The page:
Jared Kushner's Jan. 6 Interview 'Really Valuable,' Panel Member Says

A member of the House of Representatives' Select Committee investigating the events of January 6, 2021, has said that a recent interview with former top White House aide Jared Kushner was "really valuable."

Representative Elaine Luria (D-VA) told MSNBC on Thursday that Kushner's six-hour interview with the panel allowed him to provide his "take" on the events surrounding the Capitol riot that day.

Kushner is former President Donald Trump's son-in-law—married to his eldest daughter Ivanka Trump—and served as senior adviser to the former president during his term in office.

During the interview, MSNBC's Nicolle Wallace read a section from the book Peril by journalists Bob Woodward and Robert Costa that gave an account of November 7, 2020, when several news organizations called the election for Joe Biden.

According to the book, Kushner and other Trump advisers discussed who should tell Trump the news after he finished playing golf that day.

"Can you characterize whether Jared Kushner ever had any question about the results of the 2020 presidential election?" Wallace asked.

"You know, what I'll say is that, you know, we were able to ask for his impression about these third-party accounts of the events that happened that day and around that day," Luria replied.

"So he was able to voluntarily provide information to us, to verify, substantiate, provide his own, you know, take on this different reporting. So it was really valuable for us to have the opportunity to speak to him," she said.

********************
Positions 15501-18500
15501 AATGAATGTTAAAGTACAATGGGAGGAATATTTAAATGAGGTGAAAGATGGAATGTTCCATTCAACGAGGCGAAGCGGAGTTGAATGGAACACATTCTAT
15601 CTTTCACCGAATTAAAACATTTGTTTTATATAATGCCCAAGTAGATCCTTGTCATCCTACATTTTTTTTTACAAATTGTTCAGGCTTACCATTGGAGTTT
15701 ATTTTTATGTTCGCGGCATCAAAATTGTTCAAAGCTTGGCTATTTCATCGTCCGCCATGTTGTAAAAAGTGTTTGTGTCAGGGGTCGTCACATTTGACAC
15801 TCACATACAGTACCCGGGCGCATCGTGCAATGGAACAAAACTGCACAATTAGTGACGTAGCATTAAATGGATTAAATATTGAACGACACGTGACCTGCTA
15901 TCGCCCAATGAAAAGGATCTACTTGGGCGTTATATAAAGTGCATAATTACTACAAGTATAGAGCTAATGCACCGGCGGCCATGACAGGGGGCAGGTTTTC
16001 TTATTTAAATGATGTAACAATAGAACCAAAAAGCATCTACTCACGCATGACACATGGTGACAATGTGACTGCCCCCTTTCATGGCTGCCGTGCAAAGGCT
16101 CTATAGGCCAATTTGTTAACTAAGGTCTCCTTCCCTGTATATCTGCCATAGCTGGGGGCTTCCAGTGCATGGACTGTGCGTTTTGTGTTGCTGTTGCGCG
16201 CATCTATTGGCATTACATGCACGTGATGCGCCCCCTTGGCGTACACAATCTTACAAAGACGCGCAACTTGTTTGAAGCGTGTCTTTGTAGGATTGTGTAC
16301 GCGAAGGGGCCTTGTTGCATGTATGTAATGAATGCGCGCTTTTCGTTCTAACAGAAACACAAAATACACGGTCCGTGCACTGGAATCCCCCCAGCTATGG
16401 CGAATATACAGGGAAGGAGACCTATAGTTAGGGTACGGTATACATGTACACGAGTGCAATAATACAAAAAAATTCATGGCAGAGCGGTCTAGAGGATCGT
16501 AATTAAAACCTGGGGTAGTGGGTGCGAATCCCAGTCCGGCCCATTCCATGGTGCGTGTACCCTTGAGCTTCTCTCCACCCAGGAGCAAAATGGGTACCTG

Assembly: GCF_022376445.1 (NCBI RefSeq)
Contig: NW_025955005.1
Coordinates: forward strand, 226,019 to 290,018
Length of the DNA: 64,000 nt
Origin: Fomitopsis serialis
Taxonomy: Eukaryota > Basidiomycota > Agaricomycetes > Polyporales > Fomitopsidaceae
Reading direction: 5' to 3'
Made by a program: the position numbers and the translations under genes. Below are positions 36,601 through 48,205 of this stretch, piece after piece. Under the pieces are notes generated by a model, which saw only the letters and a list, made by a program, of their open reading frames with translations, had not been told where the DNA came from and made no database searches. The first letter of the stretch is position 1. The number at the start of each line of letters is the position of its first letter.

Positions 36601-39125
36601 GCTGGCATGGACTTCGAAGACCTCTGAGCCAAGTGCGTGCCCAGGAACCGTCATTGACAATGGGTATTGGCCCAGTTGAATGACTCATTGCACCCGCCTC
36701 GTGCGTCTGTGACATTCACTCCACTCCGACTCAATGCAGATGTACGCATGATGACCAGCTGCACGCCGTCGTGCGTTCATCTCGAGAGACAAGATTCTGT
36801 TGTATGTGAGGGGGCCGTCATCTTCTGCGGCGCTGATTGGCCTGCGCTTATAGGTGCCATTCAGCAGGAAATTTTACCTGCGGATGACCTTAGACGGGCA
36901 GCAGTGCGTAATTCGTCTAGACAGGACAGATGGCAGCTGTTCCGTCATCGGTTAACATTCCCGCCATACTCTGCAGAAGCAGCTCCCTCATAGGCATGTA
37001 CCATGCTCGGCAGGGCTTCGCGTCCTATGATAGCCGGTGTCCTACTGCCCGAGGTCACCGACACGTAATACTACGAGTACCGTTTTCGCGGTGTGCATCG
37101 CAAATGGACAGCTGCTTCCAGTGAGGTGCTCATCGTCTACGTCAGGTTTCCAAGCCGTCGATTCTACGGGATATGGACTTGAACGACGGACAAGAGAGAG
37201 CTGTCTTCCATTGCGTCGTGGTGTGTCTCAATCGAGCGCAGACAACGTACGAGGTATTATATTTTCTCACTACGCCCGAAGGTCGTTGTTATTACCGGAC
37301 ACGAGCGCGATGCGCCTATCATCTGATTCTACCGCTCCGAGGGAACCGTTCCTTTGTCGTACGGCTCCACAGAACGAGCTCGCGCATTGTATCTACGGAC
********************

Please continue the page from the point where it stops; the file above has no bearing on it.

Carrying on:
Kushner was returning to Washington, D.C. from a visit to Saudi Arabia on January 6, 2021. His wife, Ivanka Trump, was at the White House with her father during the Capitol riot.

Kushner spoke to the Select Committee voluntarily and reportedly spent six hours giving testimony virtually on Thursday. He is the first member of the Trump family that the panel has interviewed.

The Select Committee is also expected to speak with Ivanka Trump after the White House said on March 29 that it would not assert executive privilege in order to prevent the panel from interviewing her and other former Trump advisers.

White House Communications Director Kate Bedingfield told reporters that President Biden had made clear "the constitutional protections of executive privilege should not be used to shield from Congress or the public information about an attack on the Constitution itself."

Luria recently called on Attorney General Merrick Garland to "do your job" in terms of charging witnesses who have refused to appear before the Select Committee in defiance of subpoenas.

Wallace asked Luria about the Department of Justice's role again on Thursday and the Democrat pointed out that the Select Committee and DOJ had separate roles.

Luria said the DOJ's job "is to identify times that that law was broken and hold people accountable and that doesn't matter what level. So the Department of Justice is operating completely independently from the work that we're doing on the Select Committee."

"I do fully expect, as an American citizen, that the Department of Justice will find any wrongdoing," she added.

The House panel has been investigating the events surrounding the storming of the Capitol building in Washington, D.C. by supporters of former President Trump on January 6, 2021 which disrupted the certification of the 2020 presidential election.

Newsweek has asked former President Trump's office for comment.

Jared Kushner Attends a White House Meeting
Then senior adviser to President Donald Trump and son-in-law Jared Kushner attends a meeting with President Donald Trump and Iraqi Prime Minister Mustafa Al-Kadhimi in the Oval Office at the White House August 20, 2020, in Washington, DC. Kushner spoke to the House panel investigating January 6, 2021, for six hours on Thursday. Anna Moneymaker-Pool/Getty Images